Wed 14 Mar 2012
Losing the right to drive is something that is often seen in DUI cases. In some places, however, it may even go beyond this and a driver may actually have their car taken away and impounded. Under some circumstances this may be permanent. In other situations, it may only be temporary and it is possible to have the car returned after the fines and fees are paid.
Ignition Interlock Devices
At the present time, all states currently have some laws on the books involving the use of ignition interlock devices. These devices will prevent the car from being started after the driver performs a breathalyzer test, if there is alcohol content present.
Fifteen states will use them on first-time offenders, making such devices mandatory for all DUI convictions. Some states only make them mandatory in cases where there is a BAC level of .15 or higher. Although all states make use of the devices, some states only use them on a discretionary basis.
A number of states will confiscate a vehicle, or impound it when a DUI has been involved. Altogether, 22 states will confiscate vehicles. Even more will immobilize them, or some other option, such as revoking the license plate, giving them special plates (Minnesota), or demanding continuous alcohol monitoring (Nebraska). The state of Washington has a mandatory tow and a 12-hour impound. The state of Florida may either impound the vehicle for penalty or it may demand vehicle forfeiture.
It is also possible to have your vehicle seized even if you were not the one charged with a DUI. When someone else drives your car and they are arrested for a DUI, it is also possible to lose your car that way. You may also lose the car if it was involved in some kind of crime, such as in the case of felony drug possession, or from fleeing a police officer.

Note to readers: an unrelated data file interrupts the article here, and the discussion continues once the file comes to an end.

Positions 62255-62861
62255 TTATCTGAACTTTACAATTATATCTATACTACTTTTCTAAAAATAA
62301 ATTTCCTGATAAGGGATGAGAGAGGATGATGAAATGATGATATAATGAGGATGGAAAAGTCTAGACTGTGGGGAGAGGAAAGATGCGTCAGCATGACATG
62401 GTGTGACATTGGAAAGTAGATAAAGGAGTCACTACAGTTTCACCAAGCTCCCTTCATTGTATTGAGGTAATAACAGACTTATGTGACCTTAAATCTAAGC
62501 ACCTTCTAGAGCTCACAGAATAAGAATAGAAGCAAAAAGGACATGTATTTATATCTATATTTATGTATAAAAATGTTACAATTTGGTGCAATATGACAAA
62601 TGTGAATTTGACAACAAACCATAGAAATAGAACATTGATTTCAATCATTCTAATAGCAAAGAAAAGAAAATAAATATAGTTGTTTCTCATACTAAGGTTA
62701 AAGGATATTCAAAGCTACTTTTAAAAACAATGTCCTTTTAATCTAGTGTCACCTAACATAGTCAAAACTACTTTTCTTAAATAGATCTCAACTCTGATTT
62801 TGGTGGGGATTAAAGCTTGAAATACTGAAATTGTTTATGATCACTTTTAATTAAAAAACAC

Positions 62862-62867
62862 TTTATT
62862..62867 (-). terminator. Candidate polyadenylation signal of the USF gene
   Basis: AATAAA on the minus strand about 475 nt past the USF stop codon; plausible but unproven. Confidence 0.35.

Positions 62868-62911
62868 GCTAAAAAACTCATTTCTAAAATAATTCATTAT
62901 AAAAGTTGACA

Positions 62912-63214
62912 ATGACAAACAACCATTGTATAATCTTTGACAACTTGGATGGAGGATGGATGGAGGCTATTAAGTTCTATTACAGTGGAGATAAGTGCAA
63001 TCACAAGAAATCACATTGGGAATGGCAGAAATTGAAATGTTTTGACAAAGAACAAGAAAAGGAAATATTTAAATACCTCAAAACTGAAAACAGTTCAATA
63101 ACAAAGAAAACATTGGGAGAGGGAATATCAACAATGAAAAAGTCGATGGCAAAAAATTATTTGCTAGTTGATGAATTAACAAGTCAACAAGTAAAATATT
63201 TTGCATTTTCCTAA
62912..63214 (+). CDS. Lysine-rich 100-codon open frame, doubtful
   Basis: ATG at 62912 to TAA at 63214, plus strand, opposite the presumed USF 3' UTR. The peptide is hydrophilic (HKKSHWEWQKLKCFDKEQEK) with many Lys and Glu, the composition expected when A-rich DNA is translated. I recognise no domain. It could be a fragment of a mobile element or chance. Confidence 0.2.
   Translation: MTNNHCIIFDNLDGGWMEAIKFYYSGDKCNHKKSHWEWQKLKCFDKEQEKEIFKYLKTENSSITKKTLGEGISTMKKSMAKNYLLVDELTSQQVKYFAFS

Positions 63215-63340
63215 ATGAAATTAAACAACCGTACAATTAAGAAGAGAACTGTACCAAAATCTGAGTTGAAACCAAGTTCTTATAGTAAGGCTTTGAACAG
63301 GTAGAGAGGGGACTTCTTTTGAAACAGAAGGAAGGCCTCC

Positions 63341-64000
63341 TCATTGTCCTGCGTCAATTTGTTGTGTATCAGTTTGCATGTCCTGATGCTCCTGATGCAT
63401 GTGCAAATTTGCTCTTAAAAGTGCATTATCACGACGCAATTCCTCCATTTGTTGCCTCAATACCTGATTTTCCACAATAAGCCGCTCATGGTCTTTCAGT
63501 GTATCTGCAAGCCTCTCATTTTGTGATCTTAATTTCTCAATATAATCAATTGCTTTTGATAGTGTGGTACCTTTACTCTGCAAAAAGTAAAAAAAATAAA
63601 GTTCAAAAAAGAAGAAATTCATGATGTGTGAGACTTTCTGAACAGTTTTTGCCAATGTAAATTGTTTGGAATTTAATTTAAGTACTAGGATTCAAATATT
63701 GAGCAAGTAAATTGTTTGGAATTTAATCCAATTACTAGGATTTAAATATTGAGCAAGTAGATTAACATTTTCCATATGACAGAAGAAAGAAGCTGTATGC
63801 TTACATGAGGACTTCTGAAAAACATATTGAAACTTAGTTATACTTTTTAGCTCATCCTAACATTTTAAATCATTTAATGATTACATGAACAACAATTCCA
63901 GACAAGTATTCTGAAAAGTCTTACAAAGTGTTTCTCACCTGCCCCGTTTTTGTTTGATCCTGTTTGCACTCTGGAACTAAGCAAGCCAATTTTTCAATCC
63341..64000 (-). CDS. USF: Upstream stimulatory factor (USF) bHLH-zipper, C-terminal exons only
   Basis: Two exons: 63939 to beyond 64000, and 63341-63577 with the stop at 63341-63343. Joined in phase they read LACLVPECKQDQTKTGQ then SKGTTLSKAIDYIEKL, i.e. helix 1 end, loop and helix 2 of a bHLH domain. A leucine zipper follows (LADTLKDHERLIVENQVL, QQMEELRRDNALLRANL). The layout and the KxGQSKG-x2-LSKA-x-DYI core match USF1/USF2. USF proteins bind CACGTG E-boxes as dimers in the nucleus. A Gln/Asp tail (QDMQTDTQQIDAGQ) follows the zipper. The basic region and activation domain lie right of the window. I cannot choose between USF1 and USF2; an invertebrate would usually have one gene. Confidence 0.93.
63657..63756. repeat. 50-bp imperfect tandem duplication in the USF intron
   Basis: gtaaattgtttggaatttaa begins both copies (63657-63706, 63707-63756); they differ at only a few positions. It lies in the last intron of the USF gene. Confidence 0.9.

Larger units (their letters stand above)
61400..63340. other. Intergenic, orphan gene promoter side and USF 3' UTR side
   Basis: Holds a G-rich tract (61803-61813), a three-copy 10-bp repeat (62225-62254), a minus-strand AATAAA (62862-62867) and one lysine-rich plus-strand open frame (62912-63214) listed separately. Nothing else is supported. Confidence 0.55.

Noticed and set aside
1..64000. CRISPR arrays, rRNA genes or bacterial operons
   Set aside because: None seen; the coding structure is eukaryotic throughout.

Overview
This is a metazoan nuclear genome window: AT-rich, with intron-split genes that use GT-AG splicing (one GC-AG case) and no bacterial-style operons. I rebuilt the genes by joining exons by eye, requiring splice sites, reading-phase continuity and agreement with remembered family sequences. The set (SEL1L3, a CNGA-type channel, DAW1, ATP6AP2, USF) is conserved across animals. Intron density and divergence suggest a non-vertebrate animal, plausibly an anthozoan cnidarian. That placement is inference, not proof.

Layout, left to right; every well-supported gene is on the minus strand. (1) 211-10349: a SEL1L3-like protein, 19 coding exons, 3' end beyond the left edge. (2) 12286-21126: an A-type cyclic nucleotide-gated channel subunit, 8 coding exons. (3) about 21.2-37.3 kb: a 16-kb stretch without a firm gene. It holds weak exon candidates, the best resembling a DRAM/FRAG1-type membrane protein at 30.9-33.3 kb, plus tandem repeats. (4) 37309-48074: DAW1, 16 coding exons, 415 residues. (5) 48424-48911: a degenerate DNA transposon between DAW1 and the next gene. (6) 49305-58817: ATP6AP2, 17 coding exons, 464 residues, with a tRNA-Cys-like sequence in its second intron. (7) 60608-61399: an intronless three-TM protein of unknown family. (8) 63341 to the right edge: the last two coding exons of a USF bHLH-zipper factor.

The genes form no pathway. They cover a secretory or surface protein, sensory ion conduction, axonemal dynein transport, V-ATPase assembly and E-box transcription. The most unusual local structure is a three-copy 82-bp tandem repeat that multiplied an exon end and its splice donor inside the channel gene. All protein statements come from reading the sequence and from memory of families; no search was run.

A lawyer can help you get it back in some cases, but it will depend on the circumstances. The lawyer will ask you whether or not the car was stolen, or if it was just borrowed without permission. You may also be asked if you knew that the driver had previous convictions of DUI (or DWI), or if they were driving on a suspended driver’s license.
Trends for Vehicle Confiscation
Since all states now make use of ignition interlock devices in some way, there has been a decrease in the number of vehicle confiscations. The devices have been proven to work well in deterring someone from drinking and driving, so there remains little need for confiscation – although a number of states will still do it.
Getting Your Car Back After Vehicle Confiscation
If you have had your car confiscated due to a DUI or some other situation, you will need the help of a lawyer to get it back. This will be necessary even if you were not the one with a DUI, but lost your vehicle because of someone else’s carelessness.
An experienced DUI lawyer knows the laws involved and can help you get your vehicle back faster. It will even be trickier in the state of New York, which has been notorious for confiscating cars and then selling them. Knowledge of their procedures is very important, and a good lawyer will be able to help you get your car back – in many situations. You will want to contact a lawyer before making any attempts to get it back, because there are actions you might take that may only complicate the process and speedy return of your vehicle.
Ellen Cho writes for InsuranceSwami.com, whose services enable you to affordable car insurance online and who encourage all drivers to avoid drinking and driving. Save lives. This article was written by a guest author. Would you like to, submit a guest blog post?